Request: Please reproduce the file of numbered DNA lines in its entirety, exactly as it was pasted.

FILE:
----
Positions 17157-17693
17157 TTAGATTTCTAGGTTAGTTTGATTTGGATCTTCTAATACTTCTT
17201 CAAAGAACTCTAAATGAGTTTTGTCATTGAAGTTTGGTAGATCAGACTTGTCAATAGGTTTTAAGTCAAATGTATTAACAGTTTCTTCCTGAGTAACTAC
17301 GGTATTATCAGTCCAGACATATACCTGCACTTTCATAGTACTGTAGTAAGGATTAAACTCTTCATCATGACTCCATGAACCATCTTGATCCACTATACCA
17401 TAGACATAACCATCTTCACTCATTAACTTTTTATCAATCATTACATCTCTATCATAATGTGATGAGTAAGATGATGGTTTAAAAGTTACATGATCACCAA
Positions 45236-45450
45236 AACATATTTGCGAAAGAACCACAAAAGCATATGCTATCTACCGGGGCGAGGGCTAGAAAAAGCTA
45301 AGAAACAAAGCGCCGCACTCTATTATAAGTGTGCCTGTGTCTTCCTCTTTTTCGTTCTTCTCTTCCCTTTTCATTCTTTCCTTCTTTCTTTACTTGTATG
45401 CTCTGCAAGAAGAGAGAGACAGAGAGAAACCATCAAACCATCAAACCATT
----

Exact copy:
Positions 17157-17693
17157 TTAGATTTCTAGGTTAGTTTGATTTGGATCTTCTAATACTTCTT
17201 CAAAGAACTCTAAATGAGTTTTGTCATTGAAGTTTGGTAGATCAGACTTGTCAATAGGTTTTAAGTCAAATGTATTAACAGTTTCTTCCTGAGTAACTAC
17301 GGTATTATCAGTCCAGACATATACCTGCACTTTCATAGTACTGTAGTAAGGATTAAACTCTTCATCATGACTCCATGAACCATCTTGATCCACTATACCA
17401 TAGACATAACCATCTTCACTCATTAACTTTTTATCAATCATTACATCTCTATCATAATGTGATGAGTAAGATGATGGTTTAAAAGTTACATGATCACCAA
Positions 45236-45450
45236 AACATATTTGCGAAAGAACCACAAAAGCATATGCTATCTACCGGGGCGAGGGCTAGAAAAAGCTA
45301 AGAAACAAAGCGCCGCACTCTATTATAAGTGTGCCTGTGTCTTCCTCTTTTTCGTTCTTCTCTTCCCTTTTCATTCTTTCCTTCTTTCTTTACTTGTATG
45401 CTCTGCAAGAAGAGAGAGACAGAGAGAAACCATCAAACCATCAAACCATT